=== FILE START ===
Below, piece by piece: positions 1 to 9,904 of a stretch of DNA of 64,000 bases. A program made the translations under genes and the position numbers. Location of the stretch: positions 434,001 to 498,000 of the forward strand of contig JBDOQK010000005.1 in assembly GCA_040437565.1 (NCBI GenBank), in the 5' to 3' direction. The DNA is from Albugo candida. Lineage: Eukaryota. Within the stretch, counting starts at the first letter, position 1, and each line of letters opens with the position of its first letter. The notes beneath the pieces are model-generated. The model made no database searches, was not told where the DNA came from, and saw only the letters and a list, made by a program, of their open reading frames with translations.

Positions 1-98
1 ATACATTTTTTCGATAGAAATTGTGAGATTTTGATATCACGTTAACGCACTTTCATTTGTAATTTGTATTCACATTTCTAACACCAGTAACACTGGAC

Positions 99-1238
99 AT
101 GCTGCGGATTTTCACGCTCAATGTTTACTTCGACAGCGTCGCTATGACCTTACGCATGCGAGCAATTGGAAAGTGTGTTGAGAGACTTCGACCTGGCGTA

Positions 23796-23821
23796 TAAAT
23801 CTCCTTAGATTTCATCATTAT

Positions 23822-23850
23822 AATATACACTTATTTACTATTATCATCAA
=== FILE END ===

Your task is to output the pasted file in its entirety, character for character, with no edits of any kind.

Below, piece by piece: positions 1 to 9,904 of a stretch of DNA of 64,000 bases. A program made the translations under genes and the position numbers. Location of the stretch: positions 434,001 to 498,000 of the forward strand of contig JBDOQK010000005.1 in assembly GCA_040437565.1 (NCBI GenBank), in the 5' to 3' direction. The DNA is from Albugo candida. Lineage: Eukaryota. Within the stretch, counting starts at the first letter, position 1, and each line of letters opens with the position of its first letter. The notes beneath the pieces are model-generated. The model made no database searches, was not told where the DNA came from, and saw only the letters and a list, made by a program, of their open reading frames with translations.

Positions 1-98
1 ATACATTTTTTCGATAGAAATTGTGAGATTTTGATATCACGTTAACGCACTTTCATTTGTAATTTGTATTCACATTTCTAACACCAGTAACACTGGAC

Positions 99-1238
99 AT
101 GCTGCGGATTTTCACGCTCAATGTTTACTTCGACAGCGTCGCTATGACCTTACGCATGCGAGCAATTGGAAAGTGTGTTGAGAGACTTCGACCTGGCGTA

Positions 23796-23821
23796 TAAAT
23801 CTCCTTAGATTTCATCATTAT

Positions 23822-23850
23822 AATATACACTTATTTACTATTATCATCAA